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Mantle Convection

Don L. Anderson

Seismological Laboratory, California Institute of Technology, Pasadena, CA 91125

Contained fluids heated from below spontaneously organize into convection cells when sufficiently far from conductive equilibrium. Fluids can also be organized by surface tension, and other forces and structures at the top, and by imposed horizontal temperature gradients and motions. At mantle conditions rocks are generally treated as fluids.

Plate tectonics was once regarded as passive motion of plates on top of mantle convection cells but it now appears that continents and plate tectonics organize the flow in the mantle and that the mantle is the passive element. The flow is driven by instability of the cold surface layer and near-surface lateral temperature gradients such as imposed by slabs and continents. Plate tectonics may be a self-driven, far-from-equilibrium system that organizes itself by dissipation (entropy production) in and between the plates. The mantle may simply be a provider of energy and material.

The effect of pressure suppresses the role of the lower thermal boundary layer (TBL) at the core-mantle-boundary (CMB) interface. The state of stress in the lithosphere defines the plates, plate boundaries and locations of midplate volcanism. Fluctuations in stress, due to changing boundary conditions, are responsible for global plate reorganizations and evolution of volcanic chains. In Rayleigh-Benard convection, by contrast, temperature fluctuations are the important parameter. In plume theory, plates break where heated or uplifted by plumes. Ironically, the fluid flows in the experiments by Benard, which motivated the theory by Rayleigh, were driven by surface tension, i.e. stresses at the surface.

Mantle convection is quite different from the usual pot-on-a-stove metaphor. A large bowl of several superposed fluids and ice cubes in a microwave oven, programmed to decrease the power with time, would be a better, but still incomplete, analogy. The missing element in laboratory and kitchen experiments, and most computer simulations, is pressure. The mantle is heated from within, cooled from above and cools off with time (secular cooling). All of these effects drive convective motions. The distribution of radioactive elements within the Earth is not uniform. Heating from below is minor, at least for the mantle as a whole. Viscosity varies with depth and temperature. Solid-solid phase changes (some exothermic and some endothermic), occur at various depths. Rheology changes with stress.

There are text books, monographs and hundreds of papers on the subject of thermal convection but few are applicable to the mantle. Mantle convection is far from being a closed subject. Computer simulations have not yet included a self-consistent thermodynamic treatment of the effect of temperature, pressure and volume on the physical and thermal properties, and understanding of the “exterior” problem (the surface boundary condition) is in its infancy. Plate tectonics itself is implicated in the surface boundary condition. Melting is an important aspect of real mantle convection. Sphericity, pressure and the distribution of radioactivity break the symmetry of the problem and the top and bottom boundary conditions play quite different roles than in the simple calculations and cartoons of mantle dynamics and geochemical reservoirs. Conventional (Rayleigh-Benard) convection theory may have little to do with plate tectonics. The research opportunities are enormous.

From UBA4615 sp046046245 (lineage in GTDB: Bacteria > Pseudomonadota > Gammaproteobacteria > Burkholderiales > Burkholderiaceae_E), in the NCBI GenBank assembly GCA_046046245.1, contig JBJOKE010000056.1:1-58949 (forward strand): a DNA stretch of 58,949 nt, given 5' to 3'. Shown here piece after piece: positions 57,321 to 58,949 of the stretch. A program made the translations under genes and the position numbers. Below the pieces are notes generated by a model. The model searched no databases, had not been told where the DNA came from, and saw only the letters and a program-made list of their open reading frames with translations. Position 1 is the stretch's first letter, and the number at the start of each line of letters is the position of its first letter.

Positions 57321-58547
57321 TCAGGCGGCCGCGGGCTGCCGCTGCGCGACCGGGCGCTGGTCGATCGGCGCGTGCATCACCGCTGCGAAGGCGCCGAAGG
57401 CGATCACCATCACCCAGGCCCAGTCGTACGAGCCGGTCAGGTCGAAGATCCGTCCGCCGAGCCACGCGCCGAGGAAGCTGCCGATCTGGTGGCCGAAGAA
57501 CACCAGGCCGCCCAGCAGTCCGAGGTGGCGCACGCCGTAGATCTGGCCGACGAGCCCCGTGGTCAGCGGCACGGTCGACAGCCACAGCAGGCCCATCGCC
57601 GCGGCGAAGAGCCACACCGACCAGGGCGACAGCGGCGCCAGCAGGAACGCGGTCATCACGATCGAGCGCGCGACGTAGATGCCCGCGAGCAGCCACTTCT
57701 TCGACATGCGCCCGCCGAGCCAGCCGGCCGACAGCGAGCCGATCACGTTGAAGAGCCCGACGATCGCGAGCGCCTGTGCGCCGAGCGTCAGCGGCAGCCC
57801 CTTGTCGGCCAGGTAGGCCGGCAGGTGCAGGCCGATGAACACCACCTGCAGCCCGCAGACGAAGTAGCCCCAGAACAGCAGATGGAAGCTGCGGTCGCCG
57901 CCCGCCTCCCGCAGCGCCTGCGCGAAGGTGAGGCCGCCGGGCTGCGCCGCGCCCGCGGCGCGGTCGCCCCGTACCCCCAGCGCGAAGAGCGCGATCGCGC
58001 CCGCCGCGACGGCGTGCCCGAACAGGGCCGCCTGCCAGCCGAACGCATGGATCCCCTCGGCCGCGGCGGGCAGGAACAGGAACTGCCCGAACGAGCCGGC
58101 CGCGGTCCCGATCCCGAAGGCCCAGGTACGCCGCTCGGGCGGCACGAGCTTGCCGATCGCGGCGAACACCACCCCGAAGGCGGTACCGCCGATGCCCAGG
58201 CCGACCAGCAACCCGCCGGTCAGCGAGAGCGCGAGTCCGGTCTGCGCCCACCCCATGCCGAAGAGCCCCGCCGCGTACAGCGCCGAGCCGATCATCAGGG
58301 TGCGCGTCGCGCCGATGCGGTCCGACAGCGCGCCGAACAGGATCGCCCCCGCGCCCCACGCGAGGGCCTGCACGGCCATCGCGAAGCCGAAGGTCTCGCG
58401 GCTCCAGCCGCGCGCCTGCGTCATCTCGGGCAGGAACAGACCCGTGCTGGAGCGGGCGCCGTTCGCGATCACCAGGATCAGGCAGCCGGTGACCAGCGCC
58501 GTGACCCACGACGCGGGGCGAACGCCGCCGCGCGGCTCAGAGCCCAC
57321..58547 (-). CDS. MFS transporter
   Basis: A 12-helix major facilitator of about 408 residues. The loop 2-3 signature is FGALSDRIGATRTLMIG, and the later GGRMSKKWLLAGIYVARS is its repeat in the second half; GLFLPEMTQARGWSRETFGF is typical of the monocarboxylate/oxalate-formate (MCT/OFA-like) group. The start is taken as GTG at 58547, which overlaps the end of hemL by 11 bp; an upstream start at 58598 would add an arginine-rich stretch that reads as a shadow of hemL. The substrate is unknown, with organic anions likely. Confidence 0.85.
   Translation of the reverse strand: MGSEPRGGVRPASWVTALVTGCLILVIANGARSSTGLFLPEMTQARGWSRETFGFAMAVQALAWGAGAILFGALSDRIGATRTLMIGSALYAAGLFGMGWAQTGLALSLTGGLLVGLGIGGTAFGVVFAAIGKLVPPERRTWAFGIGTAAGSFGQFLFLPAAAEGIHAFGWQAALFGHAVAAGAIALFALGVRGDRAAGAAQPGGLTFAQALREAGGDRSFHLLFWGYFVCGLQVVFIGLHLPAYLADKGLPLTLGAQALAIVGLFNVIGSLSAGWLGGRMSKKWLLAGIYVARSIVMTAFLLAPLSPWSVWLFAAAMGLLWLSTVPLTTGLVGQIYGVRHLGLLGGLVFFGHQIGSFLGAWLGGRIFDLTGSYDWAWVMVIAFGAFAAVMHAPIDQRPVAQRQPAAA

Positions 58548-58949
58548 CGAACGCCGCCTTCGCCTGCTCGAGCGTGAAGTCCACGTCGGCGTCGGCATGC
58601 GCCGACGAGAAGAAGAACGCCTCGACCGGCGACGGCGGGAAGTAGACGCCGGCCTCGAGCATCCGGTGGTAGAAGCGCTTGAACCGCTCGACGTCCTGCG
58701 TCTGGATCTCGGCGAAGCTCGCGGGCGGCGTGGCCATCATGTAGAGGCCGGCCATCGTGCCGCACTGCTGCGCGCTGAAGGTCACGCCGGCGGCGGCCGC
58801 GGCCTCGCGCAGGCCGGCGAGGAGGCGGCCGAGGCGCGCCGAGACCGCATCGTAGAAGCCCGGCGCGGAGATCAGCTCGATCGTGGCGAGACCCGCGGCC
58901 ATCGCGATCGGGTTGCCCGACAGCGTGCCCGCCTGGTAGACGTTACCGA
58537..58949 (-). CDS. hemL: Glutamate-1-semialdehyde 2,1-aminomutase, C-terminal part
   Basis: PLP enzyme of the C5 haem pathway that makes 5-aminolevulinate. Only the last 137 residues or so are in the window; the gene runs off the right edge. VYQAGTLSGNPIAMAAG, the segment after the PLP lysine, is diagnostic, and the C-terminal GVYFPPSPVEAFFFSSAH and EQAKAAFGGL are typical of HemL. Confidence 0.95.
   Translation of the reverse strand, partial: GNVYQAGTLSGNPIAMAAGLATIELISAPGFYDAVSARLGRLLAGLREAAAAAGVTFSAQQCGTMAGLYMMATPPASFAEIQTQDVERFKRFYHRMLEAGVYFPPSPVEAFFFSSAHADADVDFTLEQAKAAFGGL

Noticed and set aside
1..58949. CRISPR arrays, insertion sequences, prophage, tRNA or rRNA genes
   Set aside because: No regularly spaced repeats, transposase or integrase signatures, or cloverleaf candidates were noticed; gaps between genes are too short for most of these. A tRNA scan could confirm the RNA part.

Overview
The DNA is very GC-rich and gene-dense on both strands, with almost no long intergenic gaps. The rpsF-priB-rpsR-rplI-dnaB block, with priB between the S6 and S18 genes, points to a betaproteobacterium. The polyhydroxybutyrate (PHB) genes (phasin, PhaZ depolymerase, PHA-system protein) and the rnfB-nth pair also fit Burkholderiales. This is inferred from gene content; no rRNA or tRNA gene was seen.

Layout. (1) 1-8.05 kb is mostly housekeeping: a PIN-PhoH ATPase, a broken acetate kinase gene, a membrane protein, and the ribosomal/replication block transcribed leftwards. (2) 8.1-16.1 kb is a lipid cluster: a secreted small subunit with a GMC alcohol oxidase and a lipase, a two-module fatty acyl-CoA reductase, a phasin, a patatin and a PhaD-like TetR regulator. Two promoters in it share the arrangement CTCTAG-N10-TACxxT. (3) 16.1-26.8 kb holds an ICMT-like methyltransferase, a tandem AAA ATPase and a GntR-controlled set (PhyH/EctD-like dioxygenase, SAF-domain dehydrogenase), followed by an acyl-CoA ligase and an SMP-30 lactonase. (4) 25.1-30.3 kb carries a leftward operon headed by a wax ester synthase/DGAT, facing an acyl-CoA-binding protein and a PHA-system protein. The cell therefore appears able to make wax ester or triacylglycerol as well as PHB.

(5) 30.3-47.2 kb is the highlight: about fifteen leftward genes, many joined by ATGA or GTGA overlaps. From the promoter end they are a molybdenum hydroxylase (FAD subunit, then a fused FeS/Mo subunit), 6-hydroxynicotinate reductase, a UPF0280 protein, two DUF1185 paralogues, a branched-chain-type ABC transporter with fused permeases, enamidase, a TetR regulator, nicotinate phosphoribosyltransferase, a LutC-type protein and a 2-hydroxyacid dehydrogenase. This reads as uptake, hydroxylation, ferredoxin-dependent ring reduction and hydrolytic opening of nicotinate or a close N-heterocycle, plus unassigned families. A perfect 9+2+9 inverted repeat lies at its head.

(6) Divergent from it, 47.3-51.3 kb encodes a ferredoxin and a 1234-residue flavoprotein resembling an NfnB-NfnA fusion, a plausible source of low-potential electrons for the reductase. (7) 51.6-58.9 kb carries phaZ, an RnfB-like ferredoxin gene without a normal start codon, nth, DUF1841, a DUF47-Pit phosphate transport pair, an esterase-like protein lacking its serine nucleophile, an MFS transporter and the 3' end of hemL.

The history of ideas

Convection can be driven by bottom heating, top or side cooling, and by motions of the boundaries. Although the role of the surface boundary layer and “slab-pull” are now well understood and the latter is generally accepted as the prime mover in plate tectonics, there is a widespread perception that active hot upwellings from deep in the interior of the planet, independent of plate tectonics, are responsible for “extraordinary” events such as plate reorganization, continental break-up, extensive magmatism and events far away from current plate boundaries. Plate tectonics is considered by some to be an incomplete theory of mantle dynamics. Active upwellings from deep in the mantle are viewed as controlling some aspects of surface tectonics and volcanism, including reorganization, implying that the mantle is not passive. These have been modeled by the injection of hot fluids into the base of a tank of motionless fluid. This is called the plume mode of mantle convection.

Numerical experiments show that mantle convection is controlled from the top by continents, cooling lithosphere, slabs and plate motions and that plates not only drive and break themselves but can control and reverse convection in the mantle (1-6). Supercontinents and other large plates generate spatial and temporal temperature variations. The migration of continents, ridges and trenches cause a constantly changing surface boundary condition, and the underlying mantle responds passively (7-10). Plates break up and move, and trenches roll back because of forces on the plates and  interactions of the lithosphere with the mantle. Density variations in the mantle are, by and large, generated by plate tectonics itself, for example through slab cooling, refertization of the mantle, continental insulation, and these also affect the forces on the plates. Surface plates are constantly evolving and reorganizing although major reorganizations are infrequent. They are mainly under lateral compression although local regions having horizontal least-compressive axes may be the locus of dikes and volcanic chains.

The mantle is generally considered to convect as a single layer (whole mantle convection) or, at most two (the standard geochemical model). However, the mantle is more likely to convect in multiple layers as a result of gravitational sorting during accretion and the density difference between the mantle products of differentiation.

Cross section through the whole-mantle tomography model of Ritsema et al. (1999) showing the strong heterogeneity that characterises the upper mantle and the core-mantle boundary region, contrasting with the weak heterogeneity in the mid-mantle. The mantle may be divided into three or more chemically distinct layers.